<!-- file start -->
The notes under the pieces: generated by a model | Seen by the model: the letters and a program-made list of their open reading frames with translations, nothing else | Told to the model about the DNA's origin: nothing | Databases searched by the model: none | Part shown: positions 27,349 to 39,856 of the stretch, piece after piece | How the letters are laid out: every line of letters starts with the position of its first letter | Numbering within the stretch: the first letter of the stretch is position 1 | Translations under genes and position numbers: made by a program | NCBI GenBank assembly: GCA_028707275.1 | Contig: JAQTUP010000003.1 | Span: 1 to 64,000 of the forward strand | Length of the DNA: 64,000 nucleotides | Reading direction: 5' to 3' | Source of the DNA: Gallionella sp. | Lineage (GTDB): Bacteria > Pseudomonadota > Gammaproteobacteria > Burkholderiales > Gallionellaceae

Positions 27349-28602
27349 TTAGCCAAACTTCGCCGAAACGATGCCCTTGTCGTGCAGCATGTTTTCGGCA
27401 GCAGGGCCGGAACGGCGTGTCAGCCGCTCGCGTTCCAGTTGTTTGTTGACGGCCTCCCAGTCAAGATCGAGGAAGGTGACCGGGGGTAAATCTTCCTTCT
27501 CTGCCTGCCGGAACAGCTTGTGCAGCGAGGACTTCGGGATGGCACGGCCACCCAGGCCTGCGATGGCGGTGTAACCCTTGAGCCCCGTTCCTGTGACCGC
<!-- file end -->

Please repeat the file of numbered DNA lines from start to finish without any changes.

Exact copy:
The notes under the pieces: generated by a model | Seen by the model: the letters and a program-made list of their open reading frames with translations, nothing else | Told to the model about the DNA's origin: nothing | Databases searched by the model: none | Part shown: positions 27,349 to 39,856 of the stretch, piece after piece | How the letters are laid out: every line of letters starts with the position of its first letter | Numbering within the stretch: the first letter of the stretch is position 1 | Translations under genes and position numbers: made by a program | NCBI GenBank assembly: GCA_028707275.1 | Contig: JAQTUP010000003.1 | Span: 1 to 64,000 of the forward strand | Length of the DNA: 64,000 nucleotides | Reading direction: 5' to 3' | Source of the DNA: Gallionella sp. | Lineage (GTDB): Bacteria > Pseudomonadota > Gammaproteobacteria > Burkholderiales > Gallionellaceae

Positions 27349-28602
27349 TTAGCCAAACTTCGCCGAAACGATGCCCTTGTCGTGCAGCATGTTTTCGGCA
27401 GCAGGGCCGGAACGGCGTGTCAGCCGCTCGCGTTCCAGTTGTTTGTTGACGGCCTCCCAGTCAAGATCGAGGAAGGTGACCGGGGGTAAATCTTCCTTCT
27501 CTGCCTGCCGGAACAGCTTGTGCAGCGAGGACTTCGGGATGGCACGGCCACCCAGGCCTGCGATGGCGGTGTAACCCTTGAGCCCCGTTCCTGTGACCGC